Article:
Image is from bpsusf via Flickr.
Every team – whether in the home, workplace, or church – experiences periods of stress, tension, and even conflict. Too often these seasons result in teams fracturing, productivity decreasing, or people leaving. Waiting until a crisis occurs to consider how your team will navigate difficulty will likely produce negative results. Leaders must proactively prepare their teams for challenging times, like a ship captain prepares his crew and ship for inevitable storms at sea.
So, how does one prepare a team to survive difficult seasons? The foundation of any great team is trust. When miscommunications happen, when accusations arise, when programs or efforts fail, every member of your team must trust the others. If they do not, the seeds of criticism, frustration, and disunity take root and begin to erode the health and effectiveness of your team. Building trust takes time and effort that often seems wasteful in light of the many pressing concerns of work or ministry. As a result, many leaders fail to ensure a solid foundation for their team. Wise leaders, however, recognize that the cost of failing to build trust and suffering disunity can undermine the best efforts and plans.
It is hard to trust someone you do not know. If relationships on your team revolve primarily around work, individuals will have less grace and understanding toward one another, and less appreciation for the diverse skills and perspectives each person brings to the team. Building strong relationships requires a multi-dimensional approach. First, the leader has to be trusted. If the team leader is not authentic, caring, and trustworthy, it is unlikely the rest of the team will be healthy. Second, a trusted leader should facilitate or create space for formal team-building activities on a regular basis. This is especially essential when new members join a team, or when vision casting or change occurs. Third, informal opportunities should allow for ongoing team-building to maintain the health of your work group or ministry team! Let’s look at some strategies for implementing each of these elements.
Most leaders feel they are trustworthy. What really matters, though, is whether or not others perceive them as trustworthy. There is only one way to truly know how teams perceive their leader: ask them! One effective way of doing this is a 360 review, where anonymous feedback is gathered from staff and other important stakeholders by a trusted point person and reviewed with the leader. In many cases, it is best to have an outside consultant conduct this review and provide a simplified report to the leader with some analysis and considerations. Leaders can also encourage ongoing input by being approachable, actively listening to others, and consistently soliciting feedback.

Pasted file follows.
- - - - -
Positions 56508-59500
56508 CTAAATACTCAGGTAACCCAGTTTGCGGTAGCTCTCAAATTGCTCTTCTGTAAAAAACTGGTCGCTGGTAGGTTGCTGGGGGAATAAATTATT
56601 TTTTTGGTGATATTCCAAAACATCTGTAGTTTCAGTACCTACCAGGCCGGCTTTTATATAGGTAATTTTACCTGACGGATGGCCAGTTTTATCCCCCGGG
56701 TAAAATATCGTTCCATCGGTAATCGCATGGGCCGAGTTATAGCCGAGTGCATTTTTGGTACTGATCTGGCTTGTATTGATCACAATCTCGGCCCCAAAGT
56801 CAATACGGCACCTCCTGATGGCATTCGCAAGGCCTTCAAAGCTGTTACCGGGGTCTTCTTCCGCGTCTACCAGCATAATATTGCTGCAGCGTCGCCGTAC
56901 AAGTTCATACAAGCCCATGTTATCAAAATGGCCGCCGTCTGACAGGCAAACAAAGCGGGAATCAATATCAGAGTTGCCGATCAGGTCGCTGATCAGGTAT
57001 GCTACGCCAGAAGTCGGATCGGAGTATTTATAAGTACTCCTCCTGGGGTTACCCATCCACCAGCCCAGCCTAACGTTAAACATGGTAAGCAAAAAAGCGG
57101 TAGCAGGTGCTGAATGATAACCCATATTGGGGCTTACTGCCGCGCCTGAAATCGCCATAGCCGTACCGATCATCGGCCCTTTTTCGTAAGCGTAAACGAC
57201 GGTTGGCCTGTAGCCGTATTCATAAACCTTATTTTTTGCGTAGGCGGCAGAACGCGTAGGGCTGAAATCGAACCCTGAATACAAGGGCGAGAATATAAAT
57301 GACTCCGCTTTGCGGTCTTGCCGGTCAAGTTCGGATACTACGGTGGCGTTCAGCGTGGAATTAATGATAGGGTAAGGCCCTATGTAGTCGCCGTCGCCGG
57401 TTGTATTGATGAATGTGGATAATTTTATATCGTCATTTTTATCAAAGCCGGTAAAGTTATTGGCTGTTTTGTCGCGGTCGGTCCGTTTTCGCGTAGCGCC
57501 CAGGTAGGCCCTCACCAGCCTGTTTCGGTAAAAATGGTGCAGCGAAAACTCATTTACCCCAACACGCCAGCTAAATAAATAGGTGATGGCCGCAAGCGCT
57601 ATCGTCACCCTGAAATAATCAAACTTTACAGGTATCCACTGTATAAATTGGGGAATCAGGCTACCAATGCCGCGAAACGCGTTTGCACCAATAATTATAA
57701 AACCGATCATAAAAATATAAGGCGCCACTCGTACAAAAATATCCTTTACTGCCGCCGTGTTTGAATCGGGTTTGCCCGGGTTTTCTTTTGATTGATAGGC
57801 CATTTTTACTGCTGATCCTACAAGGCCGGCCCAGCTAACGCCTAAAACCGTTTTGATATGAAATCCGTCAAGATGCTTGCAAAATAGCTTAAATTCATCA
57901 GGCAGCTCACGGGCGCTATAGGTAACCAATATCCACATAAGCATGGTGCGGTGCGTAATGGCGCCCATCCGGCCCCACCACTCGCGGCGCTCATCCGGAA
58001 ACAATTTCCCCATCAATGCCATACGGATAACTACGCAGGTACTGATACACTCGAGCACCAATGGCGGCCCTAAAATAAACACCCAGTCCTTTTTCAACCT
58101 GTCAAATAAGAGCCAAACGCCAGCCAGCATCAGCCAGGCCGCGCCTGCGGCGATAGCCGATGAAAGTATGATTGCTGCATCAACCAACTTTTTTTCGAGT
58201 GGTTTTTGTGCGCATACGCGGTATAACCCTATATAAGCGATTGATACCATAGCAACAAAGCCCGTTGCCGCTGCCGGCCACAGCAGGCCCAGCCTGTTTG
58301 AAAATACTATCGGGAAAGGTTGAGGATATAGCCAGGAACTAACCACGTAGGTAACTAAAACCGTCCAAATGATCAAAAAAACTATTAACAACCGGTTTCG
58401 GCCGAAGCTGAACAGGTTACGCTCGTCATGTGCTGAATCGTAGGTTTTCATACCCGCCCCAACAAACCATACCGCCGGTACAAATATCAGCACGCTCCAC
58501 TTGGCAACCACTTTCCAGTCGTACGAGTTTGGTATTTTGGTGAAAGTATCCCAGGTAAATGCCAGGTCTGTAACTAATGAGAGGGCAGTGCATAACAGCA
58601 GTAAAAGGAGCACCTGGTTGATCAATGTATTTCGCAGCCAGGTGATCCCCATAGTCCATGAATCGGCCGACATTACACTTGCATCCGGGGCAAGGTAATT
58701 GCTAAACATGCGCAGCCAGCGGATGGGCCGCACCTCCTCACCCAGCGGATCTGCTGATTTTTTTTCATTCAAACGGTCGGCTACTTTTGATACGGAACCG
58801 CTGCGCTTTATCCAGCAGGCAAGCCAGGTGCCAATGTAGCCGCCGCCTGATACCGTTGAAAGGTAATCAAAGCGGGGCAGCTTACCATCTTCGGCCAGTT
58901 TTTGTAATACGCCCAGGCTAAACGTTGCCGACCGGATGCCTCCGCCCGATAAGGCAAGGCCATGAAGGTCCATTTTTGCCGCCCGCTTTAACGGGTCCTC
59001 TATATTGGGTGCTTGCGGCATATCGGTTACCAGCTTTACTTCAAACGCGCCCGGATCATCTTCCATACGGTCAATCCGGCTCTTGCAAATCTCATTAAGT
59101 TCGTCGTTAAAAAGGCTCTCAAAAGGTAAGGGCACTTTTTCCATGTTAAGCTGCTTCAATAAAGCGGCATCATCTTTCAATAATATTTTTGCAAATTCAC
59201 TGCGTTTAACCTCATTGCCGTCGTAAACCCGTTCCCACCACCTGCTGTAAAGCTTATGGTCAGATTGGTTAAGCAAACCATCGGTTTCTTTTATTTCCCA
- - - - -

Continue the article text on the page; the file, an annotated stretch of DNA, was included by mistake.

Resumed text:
Regular team-building opportunities must be a priority on staff training agendas! While some can occur during weekly or monthly staff meetings, the best opportunities for in-depth team-building are during extended periods of time such as a staff retreat, a vision-casting day, or a special dinner or celebration in a more intimate setting like the leader’s home. While many activities and strategies exist for building teams, several components are important. One, staff members need to get to know one another on a more personal level. This might include each person giving a short personal history or sharing about significant life moments. Two, individuals need to understand the calling and heart of their teammates; What makes them click, what keeps them awake at night? Third, teams should discuss the strengths, gifts, and personalities of each member. This allows for deeper understanding of gifts represented in the group, appreciation of strengths rather than frustration with weaknesses, and awareness of how a diverse team can complement one another. Sometimes formal team-building sessions are best facilitated by leaders themselves, in other instances, bringing in an outside trainer can allow the leader to participate as one of the team.
Trust on a team is further cultivated and maintained by creating a consistent culture of camaraderie. Each team should do what works best in its context. I heard of one church team that had a 20-minute “check-in” every morning as staff arrived in the office. This allowed for any work updates or announcements to be made, but also allowed everyone to see each other and chat for a few minutes before the day began. Another team provided a central coffee maker for the staff. As individuals ran into each other refilling their cup throughout the morning, they were able to reinforce relationships. Another team had lawn games set up outside their offices for individuals to gather and play during lunch breaks. Be creative and spontaneous. Learn what your team enjoys and find a way to make it part of a team culture!